May 25, 2017

Skwentna Darlings

sksignThere is something about the Iditarod that gets under your skin.  That makes you want to return again and again to watch.  That makes you yearn to be included.

Just ask Todd Sliver. 

Todd and his brother Scott are currently making plans from their home in Tacoma, Washington to return for their twenty-second year of running the river portion of the Skwentna checkpoint.

Yes, twenty-second year.

Todd and Scott Silver have been involved in the Iditarod with their company, JL Darling LLC, as makers of Rite in the Rain paper.  Rite in the Rain is what holds the documents of the race together in the often unpredictable weather of Alaska in the winter. From check sheets, to trail signs, to the ever present yellow vet notebooks, Rite in the Rain is well represented on the trail.  They are especially proud of the vet notebooks which they design and manufacture in Tacoma.  A little piece of them goes down the trail in every musher’s sled!  http://www.riteintherain.com/

In 1993, the trail manager invited Todd up to Alaska to see the race they had become involved in in person.  He took full advantage of the offer and went to Anchorage for the start and then headed up the trail to Skwentna.  In those days, Skwentna was a daytime checkpoint where the mushers came in and parked themselves on the river any which way they wanted.  Todd stayed for a day and met, and got to know, Joe and Norma Delia and watched the race that would eventually get under his skin so badly.  The following year, Joe and Norma invited Todd to come back with a game changing question, “Are there any more like you?”  So Todd headed back in 1994 with his brother Scott, and they’ve been doing the same every year since then.  As time passed, Joe and Norma passed off more and more of the responsibilities of running the checkpoint to the Silvers, but Joe Delia and Rob Fritts remained the “official checkers.” Until finally the Silvers found themselves in the position of managing the river portion of the checkpoint, while the local Skwentna Sweeties took over the kitchen portion of the job.  The next generations have now taken over…  Keegan, Cindy, and Stephen Fritts oversee the Sweeties and Todd and Scott Silver run the river.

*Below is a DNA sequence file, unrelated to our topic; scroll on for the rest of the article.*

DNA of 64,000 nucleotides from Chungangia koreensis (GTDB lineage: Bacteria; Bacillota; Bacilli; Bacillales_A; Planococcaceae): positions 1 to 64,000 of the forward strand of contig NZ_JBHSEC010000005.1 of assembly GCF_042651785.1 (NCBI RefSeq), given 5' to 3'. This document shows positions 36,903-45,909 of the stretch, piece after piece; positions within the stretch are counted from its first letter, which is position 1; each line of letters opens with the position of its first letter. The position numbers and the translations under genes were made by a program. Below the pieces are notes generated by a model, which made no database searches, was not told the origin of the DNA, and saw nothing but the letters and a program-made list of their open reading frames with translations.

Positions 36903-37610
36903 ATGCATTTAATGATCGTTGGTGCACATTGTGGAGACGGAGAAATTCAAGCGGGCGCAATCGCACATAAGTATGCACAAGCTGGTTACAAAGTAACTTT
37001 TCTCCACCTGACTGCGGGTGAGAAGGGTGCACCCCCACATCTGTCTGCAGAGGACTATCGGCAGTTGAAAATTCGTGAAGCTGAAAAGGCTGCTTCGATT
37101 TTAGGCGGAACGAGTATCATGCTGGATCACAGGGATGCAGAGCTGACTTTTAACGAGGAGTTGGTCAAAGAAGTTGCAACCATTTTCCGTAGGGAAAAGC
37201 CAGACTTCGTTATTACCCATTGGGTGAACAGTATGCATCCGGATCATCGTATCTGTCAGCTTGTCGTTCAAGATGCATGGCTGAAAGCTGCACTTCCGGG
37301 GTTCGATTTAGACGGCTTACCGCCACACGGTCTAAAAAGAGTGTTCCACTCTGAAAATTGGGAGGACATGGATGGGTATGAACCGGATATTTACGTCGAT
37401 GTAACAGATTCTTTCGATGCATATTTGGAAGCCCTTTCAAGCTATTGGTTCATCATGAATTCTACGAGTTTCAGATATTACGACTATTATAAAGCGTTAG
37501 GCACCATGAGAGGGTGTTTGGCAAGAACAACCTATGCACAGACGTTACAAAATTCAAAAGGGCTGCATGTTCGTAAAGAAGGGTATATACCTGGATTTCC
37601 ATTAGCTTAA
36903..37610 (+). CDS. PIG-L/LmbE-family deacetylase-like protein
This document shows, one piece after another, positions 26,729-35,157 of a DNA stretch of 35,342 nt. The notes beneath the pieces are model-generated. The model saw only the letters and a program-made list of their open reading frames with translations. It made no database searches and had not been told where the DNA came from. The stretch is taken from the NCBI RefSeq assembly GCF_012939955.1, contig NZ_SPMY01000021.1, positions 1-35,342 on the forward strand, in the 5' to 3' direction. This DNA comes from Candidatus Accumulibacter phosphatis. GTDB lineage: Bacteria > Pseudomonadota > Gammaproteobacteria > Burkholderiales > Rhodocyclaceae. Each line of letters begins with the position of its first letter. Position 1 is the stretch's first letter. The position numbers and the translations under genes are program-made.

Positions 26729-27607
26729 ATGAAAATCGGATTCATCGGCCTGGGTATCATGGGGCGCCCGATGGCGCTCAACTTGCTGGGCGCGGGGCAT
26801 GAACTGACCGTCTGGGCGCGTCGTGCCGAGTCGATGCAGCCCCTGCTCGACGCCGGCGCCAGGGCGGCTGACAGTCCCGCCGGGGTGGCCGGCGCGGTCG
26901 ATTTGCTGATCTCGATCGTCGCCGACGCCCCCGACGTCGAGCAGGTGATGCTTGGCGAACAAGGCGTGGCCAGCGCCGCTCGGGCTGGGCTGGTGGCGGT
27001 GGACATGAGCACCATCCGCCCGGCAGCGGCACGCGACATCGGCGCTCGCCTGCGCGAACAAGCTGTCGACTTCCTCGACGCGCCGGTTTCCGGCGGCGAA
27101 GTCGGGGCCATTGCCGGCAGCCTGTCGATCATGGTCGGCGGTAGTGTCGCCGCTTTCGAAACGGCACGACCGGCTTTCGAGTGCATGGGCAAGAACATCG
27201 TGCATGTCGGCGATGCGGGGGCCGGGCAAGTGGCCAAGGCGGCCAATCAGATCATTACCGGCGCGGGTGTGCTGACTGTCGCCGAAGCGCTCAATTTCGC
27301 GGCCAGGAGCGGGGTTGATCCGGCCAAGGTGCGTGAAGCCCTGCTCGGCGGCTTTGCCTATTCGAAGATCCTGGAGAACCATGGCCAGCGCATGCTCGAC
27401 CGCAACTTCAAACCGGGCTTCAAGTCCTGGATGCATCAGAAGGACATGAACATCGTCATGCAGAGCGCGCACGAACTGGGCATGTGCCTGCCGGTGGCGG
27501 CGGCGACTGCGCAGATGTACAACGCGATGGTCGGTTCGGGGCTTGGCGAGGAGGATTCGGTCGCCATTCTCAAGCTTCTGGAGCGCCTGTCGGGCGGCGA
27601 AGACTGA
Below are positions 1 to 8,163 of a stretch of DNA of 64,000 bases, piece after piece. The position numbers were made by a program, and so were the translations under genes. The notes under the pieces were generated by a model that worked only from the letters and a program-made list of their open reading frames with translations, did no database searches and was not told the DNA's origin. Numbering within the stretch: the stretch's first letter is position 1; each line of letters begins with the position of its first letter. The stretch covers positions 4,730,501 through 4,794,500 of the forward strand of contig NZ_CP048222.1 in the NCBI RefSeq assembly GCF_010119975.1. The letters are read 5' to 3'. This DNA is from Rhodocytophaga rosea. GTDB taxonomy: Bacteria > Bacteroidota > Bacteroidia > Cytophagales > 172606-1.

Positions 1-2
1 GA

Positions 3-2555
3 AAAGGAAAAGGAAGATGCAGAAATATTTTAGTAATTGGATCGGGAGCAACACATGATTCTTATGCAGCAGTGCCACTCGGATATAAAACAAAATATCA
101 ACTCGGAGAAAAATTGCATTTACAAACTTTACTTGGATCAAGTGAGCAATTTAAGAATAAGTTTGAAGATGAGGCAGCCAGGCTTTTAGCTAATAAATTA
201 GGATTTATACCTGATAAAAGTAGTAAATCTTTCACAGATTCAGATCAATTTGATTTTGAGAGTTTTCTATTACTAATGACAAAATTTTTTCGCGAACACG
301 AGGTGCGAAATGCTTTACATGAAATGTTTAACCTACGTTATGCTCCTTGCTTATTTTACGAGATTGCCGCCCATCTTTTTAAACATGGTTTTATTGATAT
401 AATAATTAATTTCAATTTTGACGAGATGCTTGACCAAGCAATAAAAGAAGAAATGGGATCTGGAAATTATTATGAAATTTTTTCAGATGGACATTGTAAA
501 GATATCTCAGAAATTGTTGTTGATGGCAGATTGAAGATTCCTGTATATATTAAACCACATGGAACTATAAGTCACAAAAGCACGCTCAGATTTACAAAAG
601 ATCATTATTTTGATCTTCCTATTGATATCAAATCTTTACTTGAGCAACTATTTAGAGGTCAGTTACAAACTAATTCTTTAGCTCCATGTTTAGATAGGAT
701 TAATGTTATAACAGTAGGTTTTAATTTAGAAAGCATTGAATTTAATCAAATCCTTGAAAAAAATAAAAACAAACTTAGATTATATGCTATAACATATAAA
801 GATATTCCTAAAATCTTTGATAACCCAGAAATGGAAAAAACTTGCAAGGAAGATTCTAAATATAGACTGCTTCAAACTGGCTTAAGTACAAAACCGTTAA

As the years went on, the checkpoint changed from a daytime checkpoint to a nighttime checkpoint.  Todd estimates that the shift inskriver timing of teams arriving tripled the complexity of the logistics.  The fifty to sixty teams arriving in the dark of night have to be parked in a safe method, thus was born the “herring bone” layout of the river parking spaces.  Changes in trail maps, equipment, and race strategies all played a role in the shift, and make Skwentna what it is today…. an incredibly crucial location in the very early stages of the race.  Every musher will pass through the checkpoint in approximately 24 hours.  The checkpoint has become less of a tourist stop with the shift, although there are still usually bonfires and celebrations to be shared as the teams arrive!